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New findings challenge established views on human genome

An international research consortium today published a set of papers that promise to reshape our understanding of how the human genome functions. The findings challenge the traditional view of our genetic blueprint as a tidy collection of independent genes, pointing instead to a complex network in which genes, along with regulatory elements and other types of DNA sequences that do not code for proteins, interact in overlapping ways not yet fully understood.

In a group paper published in the June 14 issue of Nature and in 28 companion papers published in the June issue of Genome Research, the ENCyclopedia Of DNA Elements (ENCODE) consortium, which is organized by the National Human Genome Research Institute (NHGRI), part of the National Institutes of Health (NIH), reported results of its exhaustive, four-year effort to build a parts list of all biologically functional elements in 1 percent of the human genome. Carried out by 35 groups from 80 organizations around the world, the research served as a pilot to test the feasibility of a full-scale initiative to produce a comprehensive catalog of all components of the human genome crucial for biological function.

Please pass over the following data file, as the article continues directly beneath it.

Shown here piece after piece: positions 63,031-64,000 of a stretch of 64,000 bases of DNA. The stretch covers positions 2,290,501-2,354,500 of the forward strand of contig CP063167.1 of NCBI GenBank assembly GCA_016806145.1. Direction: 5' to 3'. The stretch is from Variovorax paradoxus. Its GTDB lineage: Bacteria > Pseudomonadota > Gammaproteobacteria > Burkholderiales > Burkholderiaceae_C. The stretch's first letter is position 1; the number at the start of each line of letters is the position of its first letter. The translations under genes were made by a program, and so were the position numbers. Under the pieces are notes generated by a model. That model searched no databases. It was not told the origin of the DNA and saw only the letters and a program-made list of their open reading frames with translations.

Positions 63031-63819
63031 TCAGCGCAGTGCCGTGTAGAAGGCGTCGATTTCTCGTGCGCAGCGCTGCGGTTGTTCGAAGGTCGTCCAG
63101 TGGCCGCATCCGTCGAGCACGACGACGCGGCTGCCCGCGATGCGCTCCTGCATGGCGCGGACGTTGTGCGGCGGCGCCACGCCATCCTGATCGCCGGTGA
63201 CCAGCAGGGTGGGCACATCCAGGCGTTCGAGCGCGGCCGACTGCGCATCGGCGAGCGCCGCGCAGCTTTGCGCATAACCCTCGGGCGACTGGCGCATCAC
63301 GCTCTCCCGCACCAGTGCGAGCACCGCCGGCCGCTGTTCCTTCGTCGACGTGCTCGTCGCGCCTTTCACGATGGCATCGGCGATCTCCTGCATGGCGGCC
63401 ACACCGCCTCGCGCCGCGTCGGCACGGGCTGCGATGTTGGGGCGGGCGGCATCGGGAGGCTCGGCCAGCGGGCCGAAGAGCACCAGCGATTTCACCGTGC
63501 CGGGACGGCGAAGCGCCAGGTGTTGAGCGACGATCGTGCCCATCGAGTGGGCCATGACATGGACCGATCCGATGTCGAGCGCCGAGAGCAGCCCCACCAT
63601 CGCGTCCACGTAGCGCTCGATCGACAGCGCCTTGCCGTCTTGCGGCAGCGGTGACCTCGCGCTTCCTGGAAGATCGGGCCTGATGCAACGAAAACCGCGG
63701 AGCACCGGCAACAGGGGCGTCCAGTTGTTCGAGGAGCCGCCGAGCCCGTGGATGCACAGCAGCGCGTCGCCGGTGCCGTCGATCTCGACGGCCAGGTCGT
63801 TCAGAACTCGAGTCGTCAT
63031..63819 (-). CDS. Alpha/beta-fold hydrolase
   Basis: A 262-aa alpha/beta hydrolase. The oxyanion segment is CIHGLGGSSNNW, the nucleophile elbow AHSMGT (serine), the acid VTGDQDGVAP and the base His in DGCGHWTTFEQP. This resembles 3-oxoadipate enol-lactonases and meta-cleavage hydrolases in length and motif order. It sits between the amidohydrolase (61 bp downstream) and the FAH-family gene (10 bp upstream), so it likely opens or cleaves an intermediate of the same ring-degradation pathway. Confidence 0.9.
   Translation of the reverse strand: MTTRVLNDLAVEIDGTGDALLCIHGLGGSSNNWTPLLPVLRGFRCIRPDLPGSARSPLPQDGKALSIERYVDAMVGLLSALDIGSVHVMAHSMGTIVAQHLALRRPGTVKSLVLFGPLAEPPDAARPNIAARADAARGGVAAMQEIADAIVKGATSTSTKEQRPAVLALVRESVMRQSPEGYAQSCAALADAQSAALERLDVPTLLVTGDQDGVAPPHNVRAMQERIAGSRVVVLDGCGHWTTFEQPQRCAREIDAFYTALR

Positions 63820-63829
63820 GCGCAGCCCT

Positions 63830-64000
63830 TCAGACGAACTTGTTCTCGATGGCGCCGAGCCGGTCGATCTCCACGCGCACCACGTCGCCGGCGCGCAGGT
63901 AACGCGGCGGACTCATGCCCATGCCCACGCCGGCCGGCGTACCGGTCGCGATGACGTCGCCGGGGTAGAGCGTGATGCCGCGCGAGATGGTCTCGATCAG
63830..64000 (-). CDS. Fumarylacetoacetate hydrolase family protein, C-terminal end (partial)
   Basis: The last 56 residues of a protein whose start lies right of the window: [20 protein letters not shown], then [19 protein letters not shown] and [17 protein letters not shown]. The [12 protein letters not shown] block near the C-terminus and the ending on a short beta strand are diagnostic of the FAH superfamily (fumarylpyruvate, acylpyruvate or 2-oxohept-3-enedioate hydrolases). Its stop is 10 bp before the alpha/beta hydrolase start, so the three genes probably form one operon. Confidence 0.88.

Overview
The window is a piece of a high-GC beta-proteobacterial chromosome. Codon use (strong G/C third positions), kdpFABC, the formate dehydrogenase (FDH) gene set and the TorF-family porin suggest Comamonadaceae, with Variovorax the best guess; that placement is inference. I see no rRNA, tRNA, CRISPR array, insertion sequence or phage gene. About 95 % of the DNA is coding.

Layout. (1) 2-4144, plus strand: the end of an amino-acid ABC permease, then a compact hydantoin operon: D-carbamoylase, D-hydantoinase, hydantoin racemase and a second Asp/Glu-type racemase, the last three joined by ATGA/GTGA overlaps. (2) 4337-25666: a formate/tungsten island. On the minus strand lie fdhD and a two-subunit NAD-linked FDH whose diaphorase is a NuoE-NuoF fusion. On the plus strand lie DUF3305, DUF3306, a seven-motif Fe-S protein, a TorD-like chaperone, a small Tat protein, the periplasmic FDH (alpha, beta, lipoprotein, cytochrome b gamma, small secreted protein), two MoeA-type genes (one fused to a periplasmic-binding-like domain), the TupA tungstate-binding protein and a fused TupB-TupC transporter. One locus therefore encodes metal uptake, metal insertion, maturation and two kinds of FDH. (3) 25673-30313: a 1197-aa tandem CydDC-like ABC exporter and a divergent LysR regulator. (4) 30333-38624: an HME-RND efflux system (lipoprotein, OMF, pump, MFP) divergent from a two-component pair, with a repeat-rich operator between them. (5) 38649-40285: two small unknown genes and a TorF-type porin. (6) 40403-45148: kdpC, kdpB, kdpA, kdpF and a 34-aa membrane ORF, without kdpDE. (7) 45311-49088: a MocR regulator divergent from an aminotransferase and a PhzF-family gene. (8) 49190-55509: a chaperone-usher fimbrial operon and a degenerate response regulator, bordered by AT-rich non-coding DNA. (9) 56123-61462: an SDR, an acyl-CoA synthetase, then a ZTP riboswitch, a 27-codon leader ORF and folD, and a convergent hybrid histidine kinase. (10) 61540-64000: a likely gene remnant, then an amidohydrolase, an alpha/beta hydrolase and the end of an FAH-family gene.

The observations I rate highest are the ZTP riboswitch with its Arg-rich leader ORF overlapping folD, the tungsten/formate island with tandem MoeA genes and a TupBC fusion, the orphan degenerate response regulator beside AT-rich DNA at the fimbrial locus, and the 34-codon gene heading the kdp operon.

This impressive effort has uncovered many exciting surprises and blazed the way for future efforts to explore the functional landscape of the entire human genome, said NHGRI Director Francis S. Collins, M.D., Ph.D. Because of the hard work and keen insights of the ENCODE consortium, the scientific community will need to rethink some long-held views about what genes are and what they do, as well as how the genomes functional elements have evolved. This could have significant implications for efforts to identify the DNA sequences involved in many human diseases.

The completion of the Human Genome Project in April 2003 was a major achievement, but the sequencing of the genome marked just the first step toward the goal of using such information to diagnose, treat and prevent disease
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Contact: Geoff Spencer
spencerg@mail.nih.gov
301-402-0911
NIH/National Human Genome Research Institute
13-Jun-2007


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